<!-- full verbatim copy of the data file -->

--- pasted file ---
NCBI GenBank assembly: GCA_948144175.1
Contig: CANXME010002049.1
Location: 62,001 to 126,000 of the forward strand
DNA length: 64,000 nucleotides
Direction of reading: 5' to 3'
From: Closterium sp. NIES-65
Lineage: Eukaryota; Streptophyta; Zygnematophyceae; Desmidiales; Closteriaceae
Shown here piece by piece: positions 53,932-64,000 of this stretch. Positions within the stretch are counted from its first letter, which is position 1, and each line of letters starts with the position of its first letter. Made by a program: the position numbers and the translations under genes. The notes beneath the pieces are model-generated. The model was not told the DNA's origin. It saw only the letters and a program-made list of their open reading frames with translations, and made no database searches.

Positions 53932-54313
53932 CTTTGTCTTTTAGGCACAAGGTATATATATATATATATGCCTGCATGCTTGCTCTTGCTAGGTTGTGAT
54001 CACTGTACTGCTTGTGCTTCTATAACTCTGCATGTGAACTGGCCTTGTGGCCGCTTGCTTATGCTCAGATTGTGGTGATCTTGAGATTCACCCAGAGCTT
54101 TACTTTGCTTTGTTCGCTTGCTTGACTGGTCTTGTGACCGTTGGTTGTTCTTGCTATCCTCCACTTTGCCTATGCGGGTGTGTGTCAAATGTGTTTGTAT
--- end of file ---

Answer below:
NCBI GenBank assembly: GCA_948144175.1
Contig: CANXME010002049.1
Location: 62,001 to 126,000 of the forward strand
DNA length: 64,000 nucleotides
Direction of reading: 5' to 3'
From: Closterium sp. NIES-65
Lineage: Eukaryota; Streptophyta; Zygnematophyceae; Desmidiales; Closteriaceae
Shown here piece by piece: positions 53,932-64,000 of this stretch. Positions within the stretch are counted from its first letter, which is position 1, and each line of letters starts with the position of its first letter. Made by a program: the position numbers and the translations under genes. The notes beneath the pieces are model-generated. The model was not told the DNA's origin. It saw only the letters and a program-made list of their open reading frames with translations, and made no database searches.

Positions 53932-54313
53932 CTTTGTCTTTTAGGCACAAGGTATATATATATATATATGCCTGCATGCTTGCTCTTGCTAGGTTGTGAT
54001 CACTGTACTGCTTGTGCTTCTATAACTCTGCATGTGAACTGGCCTTGTGGCCGCTTGCTTATGCTCAGATTGTGGTGATCTTGAGATTCACCCAGAGCTT
54101 TACTTTGCTTTGTTCGCTTGCTTGACTGGTCTTGTGACCGTTGGTTGTTCTTGCTATCCTCCACTTTGCCTATGCGGGTGTGTGTCAAATGTGTTTGTAT